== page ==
Current Issue - May 2021 - Vol 24 Issue 3


  1. 2021;24;193-201Painful Total Hip Arthroplasty: A Systematic Review and Proposal for an Algorithmic Management Approach
    Systematic Review
    Daniela Yucuma, MD, Irene Riquelme, MD, and Martin Avellanal, MD, PhD.

BACKGROUND: The etiological diagnosis of painful primary total hip arthroplasty and its management is a complex clinical challenge for pain physicians. Extrinsic sources of pain in the hip joint might be efficiently treated by clinical pain units, although the topic remains controversial.

OBJECTIVES: To conduct a literature review and suggest an evidence-based algorithmic approach to managing painful hip arthroplasty.

STUDY DESIGN: Systematic literature review with qualitative data synthesis.

METHODS: We conducted an online search of Medline/Pubmed, Embase, Clinical Trials, and Cochrane database using the Medical Subject Heading (MeSH) and free terms on all biomedical literature published up to August 2019. Articles that described either the etiologies and management of painful primary total hip arthroplasty or the imaging techniques to specifically assess any of its causes were included. We collected the demographic data (gender, age, body mass index), main etiologies, diagnostic tests, and specific treatments applied in each study. Based on the reviewed evidence, we propose an algorithmic approach, with a special emphasis on etiologies that should be referred to pain clinics.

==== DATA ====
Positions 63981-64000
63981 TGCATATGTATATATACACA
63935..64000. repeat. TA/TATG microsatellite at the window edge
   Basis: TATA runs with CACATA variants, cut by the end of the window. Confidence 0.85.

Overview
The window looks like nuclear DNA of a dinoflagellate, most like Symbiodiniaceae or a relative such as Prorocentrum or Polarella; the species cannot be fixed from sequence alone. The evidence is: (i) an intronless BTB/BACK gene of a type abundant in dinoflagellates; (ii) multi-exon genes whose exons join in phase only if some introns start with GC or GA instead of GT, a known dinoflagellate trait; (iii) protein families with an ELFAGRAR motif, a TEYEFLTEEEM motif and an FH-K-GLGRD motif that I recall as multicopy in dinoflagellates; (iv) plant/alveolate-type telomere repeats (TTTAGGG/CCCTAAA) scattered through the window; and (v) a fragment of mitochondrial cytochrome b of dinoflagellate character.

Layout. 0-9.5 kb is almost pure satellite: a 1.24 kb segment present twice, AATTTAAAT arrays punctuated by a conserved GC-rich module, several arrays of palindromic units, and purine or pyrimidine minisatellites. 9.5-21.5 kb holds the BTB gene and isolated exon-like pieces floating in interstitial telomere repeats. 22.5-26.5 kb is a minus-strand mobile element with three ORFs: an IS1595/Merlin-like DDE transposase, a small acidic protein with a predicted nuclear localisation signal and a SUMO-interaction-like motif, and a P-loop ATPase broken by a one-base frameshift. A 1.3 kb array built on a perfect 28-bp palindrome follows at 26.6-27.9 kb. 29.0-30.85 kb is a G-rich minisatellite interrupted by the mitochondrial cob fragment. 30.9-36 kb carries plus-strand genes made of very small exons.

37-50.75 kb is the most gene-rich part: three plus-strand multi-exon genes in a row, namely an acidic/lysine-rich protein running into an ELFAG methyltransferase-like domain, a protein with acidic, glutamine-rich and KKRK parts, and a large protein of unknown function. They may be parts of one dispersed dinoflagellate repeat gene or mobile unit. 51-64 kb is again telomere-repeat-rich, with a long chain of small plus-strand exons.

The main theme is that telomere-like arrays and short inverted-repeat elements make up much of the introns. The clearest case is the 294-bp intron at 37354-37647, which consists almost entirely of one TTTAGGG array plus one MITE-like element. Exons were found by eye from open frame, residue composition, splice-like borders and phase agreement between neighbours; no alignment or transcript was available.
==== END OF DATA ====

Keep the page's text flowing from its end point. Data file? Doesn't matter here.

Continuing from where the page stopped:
RESULTS: Twenty-four studies were included for the synthesis, 16 of which were observational studies and 8 of which were non-systematic literature reviews that described a wide range of etiologies of painful primary total hip arthroplasty. The results showed that 2/3 of the causes of pain were intrinsic and need to be managed by orthopedic surgeons. One third of the etiologies were extrinsic and should be referred to pain clinics once intrinsic causes have been ruled out. Among extrinsic sources of pain, the most frequent was myofascial etiology.  

LIMITATIONS: A publication bias might have been present due to the inclusion of studies published only in English, Spanish, and German. The included studies also had heterogeneous methodologies.

CONCLUSIONS: The current review suggests that painful hip arthroplasty is not a rare condition in clinical practice. We systematically reviewed etiologies and various treatments published in the literature and we suggest an algorithmic approach to management based on the available evidence. This approach incorporates the evidence regarding our knowledge of the etiologies, diagnosis, and management of chronic pain after total hip arthroplasty.

Systematic review registration: The protocol was registered in PROSPERO the international prospective register of systematic reviews, ID CRD42020185663.

KEY WORD: Chronic pain, review, pain management, arthroplasty, hip replacement